Obviously, no tax was worked out on the ‘freight charges’, despite it was surely to form part of the ‘landed cost’. The agreement further stipulated that ‘door delivery’ was to be effected and it was for the Dealer to meet the task of loading, unloading, transportation and stacking at the premises of the Buyer. All these activities were included in the total landed cost. Under Section 28 (1) of the Act, 1994, three circumstances are envisaged to facilitate reassessment and since no tax was assessed on the ‘freight charges’, it was a case of escapement of tax and hence the proceedings for reassessment are stated within the four walls of law. The intention of the contracting parties is stated as more clear from ‘Clause 15’ of Annexure-P/4 agreement, to effect the supply on ‘door delivery basis’ and hence that the sale will be completed on effecting delivery at the door of the Purchaser; which therefore will take in the freight charges as well, within the ‘sale price’. It is further pointed out that definition of the term ‘sale price’ in the present Act and that contained in the statute considered by the Apex Court in the case of Hindustan Sugar (supra) are exactly similar and hence the said dictum will govern the issue herein as well, which stands in favour of the Revenue.

11. Dr. Shukla, learned Senior counsel for the Respondent-BSP (Buyer), submits that the Appeals are not maintainable by virtue of the clear mandate in the proviso to Section (2) of the Chhattisgarh High Court Rules, 2006; the challenge against the order of the Tribunal virtually being in exercise of the power under Article 227 of the Constitution of India. The attempt of the Appellants/Assesses to shift the liability to the shoulders of the Respondent-BSP is seriously disputed and deprecated, referring to the specific clause dealing with ‘Escalation’ as provided under Clause 14 of the agreement clearly mentioning the exceptional circumstance under which it would be borne by the BSP i.e. when the rate of cost is varied and not under any other circumstance including escalation of the freight charges. The learned Senior counsel points out that the BSP was never a party to the adjudication proceedings before the Assessing Officer or the Revisional Authority; but was brought into the field for the first time only in the writ petitions. Specific reference is made to the pleadings and prayers, to contend that no specific pleading or prayer has been raised against the Respondent-BSP. Referring to the prayers in Writ Petition (T) No. 5454 of 2009 (from which WA No. 85 of 2017 has been preferred), the learned Senior counsel submits that the prayer is only to direct the Respondent-BSP to return the amount recovered, whereas no amount has been paid to the BSP and as such, no amount is to be returned by the BSP as well. The learned Senior counsel also points out that since the BSP was made a party to the proceeding only before this Court, no interest can be claimed against the BSP and no amount is to be paid by the BSP under any circumstance. As far as the BSP is concerned, it was only a “contractual obligation” between the Appellants/Suppliers and the BSP/Buyer and there is no statutory liability and that the claim is highly barred by limitation as well. It is also brought to the notice of this Court that, at no point of time, was there any demand from the Appellants/ Assesses to the Respondent/BSP claiming any amount under any head as involved in the present case and hence no liability can be sought to be shifted to the shoulders of the Respondent- BSP.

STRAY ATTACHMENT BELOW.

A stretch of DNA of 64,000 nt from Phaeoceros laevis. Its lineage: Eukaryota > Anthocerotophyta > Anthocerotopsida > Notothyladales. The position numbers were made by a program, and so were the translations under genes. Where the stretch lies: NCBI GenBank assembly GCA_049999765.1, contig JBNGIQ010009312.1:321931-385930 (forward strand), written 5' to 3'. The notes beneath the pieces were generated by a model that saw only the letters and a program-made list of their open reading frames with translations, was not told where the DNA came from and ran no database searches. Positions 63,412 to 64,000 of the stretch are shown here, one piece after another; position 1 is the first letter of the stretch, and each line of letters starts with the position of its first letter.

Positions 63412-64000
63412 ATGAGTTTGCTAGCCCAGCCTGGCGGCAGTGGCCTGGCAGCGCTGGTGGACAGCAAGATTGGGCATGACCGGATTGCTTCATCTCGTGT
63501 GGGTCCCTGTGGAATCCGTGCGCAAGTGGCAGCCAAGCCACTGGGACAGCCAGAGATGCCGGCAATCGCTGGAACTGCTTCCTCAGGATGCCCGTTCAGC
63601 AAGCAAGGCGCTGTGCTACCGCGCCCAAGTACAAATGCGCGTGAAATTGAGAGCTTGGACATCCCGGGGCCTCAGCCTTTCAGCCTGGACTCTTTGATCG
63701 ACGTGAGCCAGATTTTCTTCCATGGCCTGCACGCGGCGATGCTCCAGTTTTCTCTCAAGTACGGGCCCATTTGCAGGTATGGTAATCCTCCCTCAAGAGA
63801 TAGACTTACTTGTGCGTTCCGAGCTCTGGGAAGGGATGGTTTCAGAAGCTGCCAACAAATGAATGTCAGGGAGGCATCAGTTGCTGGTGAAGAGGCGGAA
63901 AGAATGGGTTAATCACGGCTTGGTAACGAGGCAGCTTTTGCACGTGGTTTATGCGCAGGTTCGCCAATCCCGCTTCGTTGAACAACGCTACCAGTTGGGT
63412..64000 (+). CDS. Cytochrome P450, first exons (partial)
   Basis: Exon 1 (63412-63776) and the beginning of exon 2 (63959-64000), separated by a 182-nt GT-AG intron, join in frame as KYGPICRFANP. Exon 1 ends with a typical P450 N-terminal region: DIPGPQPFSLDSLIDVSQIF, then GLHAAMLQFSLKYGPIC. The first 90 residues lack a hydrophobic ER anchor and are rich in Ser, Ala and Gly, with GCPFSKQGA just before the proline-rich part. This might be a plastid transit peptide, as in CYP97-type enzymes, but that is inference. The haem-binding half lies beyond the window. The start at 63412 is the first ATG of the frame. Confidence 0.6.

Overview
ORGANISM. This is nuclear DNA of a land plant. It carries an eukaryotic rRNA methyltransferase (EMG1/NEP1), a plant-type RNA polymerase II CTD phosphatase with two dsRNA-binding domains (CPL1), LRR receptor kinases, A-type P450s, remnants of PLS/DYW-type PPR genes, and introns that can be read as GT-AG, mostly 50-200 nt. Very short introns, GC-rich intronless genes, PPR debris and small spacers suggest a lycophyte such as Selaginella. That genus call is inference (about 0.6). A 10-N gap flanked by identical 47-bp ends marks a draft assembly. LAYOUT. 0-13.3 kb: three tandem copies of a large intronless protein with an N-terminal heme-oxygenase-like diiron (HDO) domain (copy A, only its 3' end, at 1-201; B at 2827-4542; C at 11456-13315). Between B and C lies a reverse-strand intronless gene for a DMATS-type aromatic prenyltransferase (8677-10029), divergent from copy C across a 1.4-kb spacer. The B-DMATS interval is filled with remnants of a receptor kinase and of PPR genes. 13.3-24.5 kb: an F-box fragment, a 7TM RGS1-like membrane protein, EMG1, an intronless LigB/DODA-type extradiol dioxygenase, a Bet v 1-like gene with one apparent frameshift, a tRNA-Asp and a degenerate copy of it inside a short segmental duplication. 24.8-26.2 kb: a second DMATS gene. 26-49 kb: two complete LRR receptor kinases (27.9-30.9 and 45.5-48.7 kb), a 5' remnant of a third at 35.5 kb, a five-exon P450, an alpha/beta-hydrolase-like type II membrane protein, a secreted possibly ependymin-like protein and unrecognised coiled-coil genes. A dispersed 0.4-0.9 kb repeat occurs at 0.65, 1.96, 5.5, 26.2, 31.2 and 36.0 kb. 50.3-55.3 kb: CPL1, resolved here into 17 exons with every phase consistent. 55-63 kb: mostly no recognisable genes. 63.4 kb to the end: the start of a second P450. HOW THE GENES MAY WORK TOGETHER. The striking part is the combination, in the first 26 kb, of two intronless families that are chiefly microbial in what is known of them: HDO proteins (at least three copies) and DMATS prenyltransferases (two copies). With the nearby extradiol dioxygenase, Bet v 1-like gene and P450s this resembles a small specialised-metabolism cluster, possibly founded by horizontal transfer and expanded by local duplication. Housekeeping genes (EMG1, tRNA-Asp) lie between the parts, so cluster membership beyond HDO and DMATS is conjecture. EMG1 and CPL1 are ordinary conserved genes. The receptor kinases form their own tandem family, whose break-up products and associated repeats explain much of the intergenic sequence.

12. Based on the rival submissions as above, the first question to be considered is whether the ‘freight charges’ stand excluded from the purview of ‘sale price’ as defined under Section 2(u) of the Act, 1994 for fixing the ‘taxable turnover’ as defined under Section 2(w) of the Act, 1994. For easy understanding, it will be appropriate to extract Section 2(u) of the Act, 1994 as given below:

“Section 2(u) – sale price means the amount payable to a dealer as valuable consideration for the sale of any goods less any sum allowed as cash discount according to ordinary trade practice but inclusive of any sum charged for anything done by the dealer in respect of the goods at the time of or before delivery thereof other than the cost of freight or delivery or the cost of installation when such cost is separately charged;

Explanation. – Where goods are sold on hire purchase or any system of payment by instalments, the sale price of such goods shall be exclusive of insurance charges, interest and hire charges and such other charges as may be prescribed.”

13. Obviously, the above definition contains two parts. The first part represents the amount payable to a Dealer as valuable consideration for the sale of the goods, minus any sum by way of cash discount, as per ordinary trade practice, but it takes in any sum charged for anything done by the Dealer in respect of the goods at the time or before delivery as an inclusive item. From this inclusion, some exclusion is carved out in respect of the cost of freight / delivery or the cost of installation when such cost is separately charged. From the above, it is clear that the exclusion from the inclusive part will be applicable only if the sale is complete at the first instance itself and the second step as to the transportation/ installation, is agreed to be undertaken as a distinct part separable from the former one. To put it more clear, if the sale is complete Ex-mines, once it crosses the gates of the Seller, leaving the ownership and control over the goods at the hands of the Purchaser (though the transportation is arranged by the Seller), the freight charges payable may not come within the purview of the sale price. But when the ownership and possession over the goods is still retained with the Supplier/Dealer and the consideration is payable only on delivery at the doors of the Purchaser based on the weight disclosed at the destination (which alone shall be the basis for effecting the payment as agreed), it very much forms part of the sale price; though the transportation cost to be shown separately has been agreed to be paid by the Purchaser on receipt of the goods at the destination. The factual position in the instant case is more discernible from the specific terms of the agreement as contained in Clauses 8, 13, 14 and 17 of Annexure- P/4 agreement in Writ Petition No.3982 of 2006 (forming the subject matter of Writ Appeal No. 64 of 2017). The said Clauses have been referred to by the learned Single Judge in paragraph 7 of the common judgment. We find it appropriate to have the same extracted for easy reference: